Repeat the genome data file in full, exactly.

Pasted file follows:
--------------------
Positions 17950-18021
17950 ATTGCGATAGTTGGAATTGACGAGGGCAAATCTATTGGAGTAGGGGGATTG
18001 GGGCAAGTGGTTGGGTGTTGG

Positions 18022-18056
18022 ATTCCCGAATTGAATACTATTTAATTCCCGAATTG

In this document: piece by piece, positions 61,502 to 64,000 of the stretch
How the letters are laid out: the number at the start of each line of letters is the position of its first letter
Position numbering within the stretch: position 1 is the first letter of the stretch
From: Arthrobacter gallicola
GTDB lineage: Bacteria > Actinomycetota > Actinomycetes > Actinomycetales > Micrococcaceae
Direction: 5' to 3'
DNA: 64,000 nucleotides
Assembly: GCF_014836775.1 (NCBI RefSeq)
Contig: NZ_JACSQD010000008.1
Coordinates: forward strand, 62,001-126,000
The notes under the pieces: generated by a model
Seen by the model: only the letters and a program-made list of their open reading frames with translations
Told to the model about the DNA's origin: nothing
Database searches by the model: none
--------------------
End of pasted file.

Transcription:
Positions 17950-18021
17950 ATTGCGATAGTTGGAATTGACGAGGGCAAATCTATTGGAGTAGGGGGATTG
18001 GGGCAAGTGGTTGGGTGTTGG

Positions 18022-18056
18022 ATTCCCGAATTGAATACTATTTAATTCCCGAATTG

In this document: piece by piece, positions 61,502 to 64,000 of the stretch
How the letters are laid out: the number at the start of each line of letters is the position of its first letter
Position numbering within the stretch: position 1 is the first letter of the stretch
From: Arthrobacter gallicola
GTDB lineage: Bacteria > Actinomycetota > Actinomycetes > Actinomycetales > Micrococcaceae
Direction: 5' to 3'
DNA: 64,000 nucleotides
Assembly: GCF_014836775.1 (NCBI RefSeq)
Contig: NZ_JACSQD010000008.1
Coordinates: forward strand, 62,001-126,000
The notes under the pieces: generated by a model
Seen by the model: only the letters and a program-made list of their open reading frames with translations
Told to the model about the DNA's origin: nothing
Database searches by the model: none